Unlike a Power of Attorney England Scotland has different types of Powers of Attorney which are mostly similar to their England counter parts.
Continuing Power of Attorney
A Continuing Power of Attorney is akin to England’s Lasting Power of Attorney for Financial Affairs. It grants your “attorney” power to act in respect to your Financial Affairs and can be continued to be used even after you (the donor) has lost mental capacity, unlike with a General Power of Attorney.
What powers does a Continuing Power of Attorney grant?
A Continuing Power of Attorney will grant your Attorney(s) the power to:
- Collecting pensions and other money due to you
- Dealing with bank or building society accounts
- Having access to financial information from your bank and other financial bodies
- Buying and selling investments and other property, including houses
- Signing documents and entering contracts
- Bringing or defending legal actions, for example, in the case of an accident
- Making gifts
When does a Continuing Power of Attorney come into effect?
You can authorise your attorney(s) to act for you while you still have capacity to make your own decisions. You might want to do this for convenience.
Alternatively you can specify a “springing clause” in your document which means when one or more doctors certify you are no longer able to manage your own affairs then your attorneys can use the powers appointed by the document. It should be registered by your attorneys if you have lost capacity and have not already done so.
Welfare Power of attorney
A Welfare Power of Attorney is akin to A Lasting Power of Attorney Health & Welfare, this gives your attorney(s) power to look after your personal welfare.
This can mean things like consent to medical treatment on your behalf or decide where you should live.
What powers does a Welfare Power of Attorney grant?
Your welfare attorney will have the power to: (not an exhaustive list):
- Decide on Care Arrangement on your behalf including where you live
- They will gain access to confidential or personal information about your welfare, such as health records
- Making medical treatment decisions including giving (or denying) consent to medical treatment on your behalf and giving (or denying) permission on your behalf to participate in medical research.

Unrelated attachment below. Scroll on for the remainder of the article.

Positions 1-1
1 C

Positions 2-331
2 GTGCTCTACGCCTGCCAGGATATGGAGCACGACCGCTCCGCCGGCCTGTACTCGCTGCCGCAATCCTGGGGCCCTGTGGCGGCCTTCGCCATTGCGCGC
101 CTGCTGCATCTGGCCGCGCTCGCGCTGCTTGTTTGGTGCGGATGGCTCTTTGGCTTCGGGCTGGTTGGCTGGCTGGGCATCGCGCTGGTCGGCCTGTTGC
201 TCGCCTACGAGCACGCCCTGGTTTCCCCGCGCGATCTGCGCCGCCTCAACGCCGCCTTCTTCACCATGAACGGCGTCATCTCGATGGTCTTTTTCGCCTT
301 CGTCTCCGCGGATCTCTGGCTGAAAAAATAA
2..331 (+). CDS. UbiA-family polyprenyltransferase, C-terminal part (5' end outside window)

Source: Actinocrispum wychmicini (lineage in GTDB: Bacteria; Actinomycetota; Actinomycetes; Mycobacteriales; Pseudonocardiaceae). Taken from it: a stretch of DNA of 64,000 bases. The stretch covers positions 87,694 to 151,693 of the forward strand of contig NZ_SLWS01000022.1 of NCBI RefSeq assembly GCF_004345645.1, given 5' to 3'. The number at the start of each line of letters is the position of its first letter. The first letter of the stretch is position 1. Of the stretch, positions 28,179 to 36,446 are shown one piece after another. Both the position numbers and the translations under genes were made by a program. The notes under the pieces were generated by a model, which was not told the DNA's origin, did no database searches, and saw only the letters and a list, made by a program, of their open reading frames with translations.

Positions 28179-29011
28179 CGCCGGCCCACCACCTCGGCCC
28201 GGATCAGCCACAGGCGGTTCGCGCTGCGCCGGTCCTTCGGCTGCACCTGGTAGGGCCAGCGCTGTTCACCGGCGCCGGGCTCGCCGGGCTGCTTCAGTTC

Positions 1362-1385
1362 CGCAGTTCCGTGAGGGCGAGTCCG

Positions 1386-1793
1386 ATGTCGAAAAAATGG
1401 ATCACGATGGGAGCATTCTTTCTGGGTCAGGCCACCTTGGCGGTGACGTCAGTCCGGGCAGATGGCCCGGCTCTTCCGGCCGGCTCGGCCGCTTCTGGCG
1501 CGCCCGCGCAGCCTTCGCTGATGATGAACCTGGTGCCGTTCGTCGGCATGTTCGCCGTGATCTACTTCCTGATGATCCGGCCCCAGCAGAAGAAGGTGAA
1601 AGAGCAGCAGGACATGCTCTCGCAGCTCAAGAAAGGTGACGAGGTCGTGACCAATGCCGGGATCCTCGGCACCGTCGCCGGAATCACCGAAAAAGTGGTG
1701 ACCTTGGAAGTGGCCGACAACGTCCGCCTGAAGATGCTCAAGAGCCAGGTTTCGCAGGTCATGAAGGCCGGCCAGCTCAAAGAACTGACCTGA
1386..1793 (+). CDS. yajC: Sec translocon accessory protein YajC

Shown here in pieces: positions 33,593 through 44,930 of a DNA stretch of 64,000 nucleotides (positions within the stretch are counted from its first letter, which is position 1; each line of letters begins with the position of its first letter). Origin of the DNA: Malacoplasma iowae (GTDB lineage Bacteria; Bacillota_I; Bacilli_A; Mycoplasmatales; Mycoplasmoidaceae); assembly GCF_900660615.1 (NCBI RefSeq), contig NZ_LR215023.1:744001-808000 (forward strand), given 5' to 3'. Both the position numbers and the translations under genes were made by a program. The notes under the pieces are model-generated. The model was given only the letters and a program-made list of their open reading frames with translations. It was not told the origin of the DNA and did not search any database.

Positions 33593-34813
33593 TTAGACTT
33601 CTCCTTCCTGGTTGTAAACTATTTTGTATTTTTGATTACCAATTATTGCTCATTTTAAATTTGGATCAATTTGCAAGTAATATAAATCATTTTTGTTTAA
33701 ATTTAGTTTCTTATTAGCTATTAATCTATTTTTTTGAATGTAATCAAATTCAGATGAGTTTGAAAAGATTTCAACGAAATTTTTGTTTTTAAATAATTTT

- Making decisions on your clothes, personal appearance, diet, leisure activities or holidays
When does a Welfare Power of Attorney come into effect?
Your Welfare Power of Attorney will be “activated” when one or more doctors have certified that you no longer have the capacity to do so yourself. So you should make it while you still have capacity. At this point it should be registered with the OPG.
Continuing and Welfare Power of Attorney
As losing the capacity may require you to need help in both your financial and welfare, it is possible to make a joint Continuing Welfare and Power of Attorney which combines the two documents mentioned above into one document.
Like the above documents the financial section can come in to effect via a “springing clause”, however the welfare section will come into effect once one or more doctors have certified you no longer have capacity.
Even if you have a “springing clause” you should register your Continuing Power of Attorney and Welfare Power of Attorney as soon as possible, if you don’t your Attorneys will have to register it when you are incapacitated and this will take time and may result in difficult situations.
Once you send the registration form to the Office of the Public Guardian with the relevant fee they will issue a certificate of registration, which will confirm that your Attorneys are validly exercising their powers.